• Agile Cricket

Sprint Goal Rehab Series - Definition of Next (DoN)

Updated: Oct 13, 2019

Does your Team reach its Sprint Goal at the end of the Sprint? Yes, no...maybe?


How many chances do you have to finish what you committed two/three weeks back exactly before the last day of the Sprint? Very few I guess. You might finish earlier, or most likely later. Let's explore some situations:


1. You finish right on time - this is however very unusual and I would look suspicious. I met once a team that finished everything on time, no sooner, no later. Everything changed when we brought a Tester in the Team :)

2. I finished earlier, however my team members didn't, so we haven't reached our Sprint Goal

3. The whole team is far from reaching the Sprint goal - sounds familiar?


I would ignore no. 1 and look into no. 2 within this article.

As an Agile Coach I do not look into fixing the problem, but investigating the root cause instead. I do not focus on getting outcomes in this case, I focus on the process that needs to be fixed. Fixing the Sprint Goal issue cannot be achieved within some iterations while you take less work. You need to look into the process behind that enables you to achieve your goal.


To cure the Sprint Goal one needs to investigate at least 3 sources:

1. Do you respect your agreed Definition of Ready? Or maybe for many Teams - do you have a Definition of Ready? If not, get one asap and make sure the whole team understands it and respects it.


2. Do your team members know when something Done is really Done? I mean Done Done!! Inspect your Definition of Done and consider it when planning for the next Sprint.


3. Do your team members have any idea what to do when they finish earlier? They all jump to new work, they all love to code, nobody whats to play Testing or try out what your team mate developed by himself and cannot handle alone. Check out my Definition of Next (DoN).


Case study:


Team Rainbow Pony is doing Scrum (you can probably notice from the Team name, right?), so they have a Sprint Goal at the end of the 2 weeks Sprint. Just as many other Scrum Teams they find sometimes hard to achieve their sprint goal and whenever they do it, they celebrate and have a great time.


At the beginning of each new sprint the Team sets a goal and check on a daily basis how close/far they are from achieving their goal.


One of the reasons team members do not reach the Sprint Goal is the fact that they do not work as a Team, they often work individually and deliver individual work. They work on various goals that summ up the Sprint Goal. Of course this is wrong and Scrum Masters need to signal this loud and clear!!!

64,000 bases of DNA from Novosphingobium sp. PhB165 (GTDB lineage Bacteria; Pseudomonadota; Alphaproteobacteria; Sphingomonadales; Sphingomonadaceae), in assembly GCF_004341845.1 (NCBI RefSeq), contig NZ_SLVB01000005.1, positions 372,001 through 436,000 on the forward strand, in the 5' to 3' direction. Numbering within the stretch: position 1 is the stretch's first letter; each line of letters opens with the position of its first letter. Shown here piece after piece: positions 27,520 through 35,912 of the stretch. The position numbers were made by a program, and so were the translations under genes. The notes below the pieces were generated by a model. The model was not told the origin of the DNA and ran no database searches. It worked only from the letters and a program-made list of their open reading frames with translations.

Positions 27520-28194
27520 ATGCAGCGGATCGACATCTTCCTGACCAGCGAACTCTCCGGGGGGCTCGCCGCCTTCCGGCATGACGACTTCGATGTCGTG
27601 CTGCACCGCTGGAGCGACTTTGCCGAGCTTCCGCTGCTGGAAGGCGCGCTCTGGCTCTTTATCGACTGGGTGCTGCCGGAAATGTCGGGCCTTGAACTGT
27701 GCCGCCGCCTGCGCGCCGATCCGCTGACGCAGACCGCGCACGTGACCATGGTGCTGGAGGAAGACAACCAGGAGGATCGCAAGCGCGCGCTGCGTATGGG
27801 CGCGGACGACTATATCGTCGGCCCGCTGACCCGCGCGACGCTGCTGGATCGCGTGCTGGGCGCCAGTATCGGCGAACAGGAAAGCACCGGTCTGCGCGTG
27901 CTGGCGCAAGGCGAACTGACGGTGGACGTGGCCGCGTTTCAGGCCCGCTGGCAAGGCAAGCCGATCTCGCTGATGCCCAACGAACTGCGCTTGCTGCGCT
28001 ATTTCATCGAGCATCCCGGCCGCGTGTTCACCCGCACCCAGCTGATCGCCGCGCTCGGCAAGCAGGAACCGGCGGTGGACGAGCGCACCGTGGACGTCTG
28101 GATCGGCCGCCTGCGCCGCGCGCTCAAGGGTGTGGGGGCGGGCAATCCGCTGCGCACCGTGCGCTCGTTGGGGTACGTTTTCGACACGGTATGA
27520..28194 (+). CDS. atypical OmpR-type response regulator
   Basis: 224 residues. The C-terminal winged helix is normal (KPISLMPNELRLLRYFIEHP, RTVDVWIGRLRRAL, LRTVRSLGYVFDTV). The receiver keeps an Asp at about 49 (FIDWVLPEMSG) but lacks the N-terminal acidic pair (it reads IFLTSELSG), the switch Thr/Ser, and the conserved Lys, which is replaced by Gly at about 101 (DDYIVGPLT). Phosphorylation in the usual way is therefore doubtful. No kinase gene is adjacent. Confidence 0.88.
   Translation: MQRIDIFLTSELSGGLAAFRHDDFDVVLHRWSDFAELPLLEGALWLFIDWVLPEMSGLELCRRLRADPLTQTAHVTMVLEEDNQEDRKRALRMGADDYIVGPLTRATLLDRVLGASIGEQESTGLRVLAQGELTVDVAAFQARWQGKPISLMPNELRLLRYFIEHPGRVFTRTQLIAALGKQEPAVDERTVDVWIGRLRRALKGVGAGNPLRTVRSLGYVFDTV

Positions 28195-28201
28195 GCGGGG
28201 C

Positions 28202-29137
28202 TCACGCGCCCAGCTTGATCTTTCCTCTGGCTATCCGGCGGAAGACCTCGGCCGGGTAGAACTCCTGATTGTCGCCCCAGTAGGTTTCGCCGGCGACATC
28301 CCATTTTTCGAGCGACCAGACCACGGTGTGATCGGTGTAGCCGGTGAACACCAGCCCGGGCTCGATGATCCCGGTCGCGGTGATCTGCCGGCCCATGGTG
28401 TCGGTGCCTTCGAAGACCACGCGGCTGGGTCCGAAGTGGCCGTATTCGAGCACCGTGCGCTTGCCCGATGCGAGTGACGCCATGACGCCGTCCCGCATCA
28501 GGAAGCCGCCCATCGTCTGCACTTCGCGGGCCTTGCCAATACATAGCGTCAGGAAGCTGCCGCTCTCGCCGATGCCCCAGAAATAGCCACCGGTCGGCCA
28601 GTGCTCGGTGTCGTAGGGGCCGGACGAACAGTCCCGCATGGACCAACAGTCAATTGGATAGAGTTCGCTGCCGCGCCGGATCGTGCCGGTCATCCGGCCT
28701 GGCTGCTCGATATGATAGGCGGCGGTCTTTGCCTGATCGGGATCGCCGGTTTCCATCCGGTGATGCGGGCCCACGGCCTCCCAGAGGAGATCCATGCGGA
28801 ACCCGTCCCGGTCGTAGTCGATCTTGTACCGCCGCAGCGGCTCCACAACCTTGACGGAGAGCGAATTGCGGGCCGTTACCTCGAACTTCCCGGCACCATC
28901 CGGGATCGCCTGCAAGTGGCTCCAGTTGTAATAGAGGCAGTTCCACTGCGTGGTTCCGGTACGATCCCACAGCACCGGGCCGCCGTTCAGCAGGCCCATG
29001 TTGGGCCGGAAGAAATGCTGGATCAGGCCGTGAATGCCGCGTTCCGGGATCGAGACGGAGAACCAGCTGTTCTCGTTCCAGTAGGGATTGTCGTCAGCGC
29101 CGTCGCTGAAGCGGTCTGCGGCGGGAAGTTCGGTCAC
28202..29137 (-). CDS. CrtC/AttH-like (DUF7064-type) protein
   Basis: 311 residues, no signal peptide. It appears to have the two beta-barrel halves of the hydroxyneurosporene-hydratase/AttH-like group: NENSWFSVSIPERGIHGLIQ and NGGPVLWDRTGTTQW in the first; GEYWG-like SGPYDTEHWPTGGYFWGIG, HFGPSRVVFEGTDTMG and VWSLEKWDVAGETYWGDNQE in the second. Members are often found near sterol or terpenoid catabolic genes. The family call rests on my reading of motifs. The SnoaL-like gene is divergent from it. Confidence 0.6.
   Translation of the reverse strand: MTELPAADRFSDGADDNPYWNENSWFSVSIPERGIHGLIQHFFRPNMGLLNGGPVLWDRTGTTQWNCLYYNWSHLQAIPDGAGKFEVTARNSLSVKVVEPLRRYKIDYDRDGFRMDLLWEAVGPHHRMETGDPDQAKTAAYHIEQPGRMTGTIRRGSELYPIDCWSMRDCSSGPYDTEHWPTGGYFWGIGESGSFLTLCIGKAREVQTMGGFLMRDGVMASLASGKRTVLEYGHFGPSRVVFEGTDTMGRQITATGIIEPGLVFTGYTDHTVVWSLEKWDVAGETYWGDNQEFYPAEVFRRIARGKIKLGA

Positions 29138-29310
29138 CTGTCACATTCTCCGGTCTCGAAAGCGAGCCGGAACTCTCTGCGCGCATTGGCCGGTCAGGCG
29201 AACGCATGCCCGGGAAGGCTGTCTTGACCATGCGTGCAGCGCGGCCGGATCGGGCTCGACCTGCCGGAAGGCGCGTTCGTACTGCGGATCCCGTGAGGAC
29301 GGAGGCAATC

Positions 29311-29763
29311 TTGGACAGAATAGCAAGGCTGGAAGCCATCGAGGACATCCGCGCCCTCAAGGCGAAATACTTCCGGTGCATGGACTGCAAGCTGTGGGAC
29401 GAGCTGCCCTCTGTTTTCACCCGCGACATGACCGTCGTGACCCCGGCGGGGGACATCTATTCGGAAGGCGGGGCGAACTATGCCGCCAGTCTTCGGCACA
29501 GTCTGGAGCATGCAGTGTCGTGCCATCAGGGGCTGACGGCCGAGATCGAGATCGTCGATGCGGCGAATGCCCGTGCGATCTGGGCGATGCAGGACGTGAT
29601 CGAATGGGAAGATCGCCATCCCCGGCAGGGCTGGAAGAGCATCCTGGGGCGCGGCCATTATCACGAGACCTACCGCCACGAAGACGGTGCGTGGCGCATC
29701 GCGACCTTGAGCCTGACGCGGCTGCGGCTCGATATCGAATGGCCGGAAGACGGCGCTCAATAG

Let's say the Team has a Daily Stand-up and Lili informs the team she finished her User stories and will pick a new one from the top of the backlog. Marie is also finished with her commitments for this sprint and looks into refactoring. Anna, however notices in the Daily that Sissy has still 5 tasks open and she might not manage all of them until the end of the sprint, so she points out in the Daily that she will support Sissy. The result is that everybody is working and doing great job, however only Anna is doing the right thing to help her Team reach the Sprint Goal.


"Stop Starting, Start Finishing"


Does your team know what to do if they are finished? If they are new in Scrum they will probably think about taking new stuff, however a great Scrum Master would bring them back to the Sprint Goal.


Many Teams start with DoD and DoR as team agreements to reach a common understanding that would enable performance. I would include also in discussions a team agreement on what to do when someone is DONE - I would call this Definition of Next (DoN)


1. Is anyone blocked and I can help?

2. Can I support someone close a topic?

3. Can I start something new?


This could be an enabler towards reaching the Sprint Goal and in the same time help the team work more on cross functionality.


If your Team on a regular basis reaches let's say 70% of the agreed goal and 30% new work, they may suffer from the above 'disease'. Answering one question ('I am done, what do I do next?') could help them cure.


Another cure for them would be - improving the team members relationships in team, reaching a high lever of collaboration. In this situation the support will come without agreement, it will come out of 'friendship', as 'a friend in need is a friend indeed'. I know a Team that had no DoN, however they were every time supporting each other, no matter how tempting was to start something new.


And magic happens!


Photo on undraw.co

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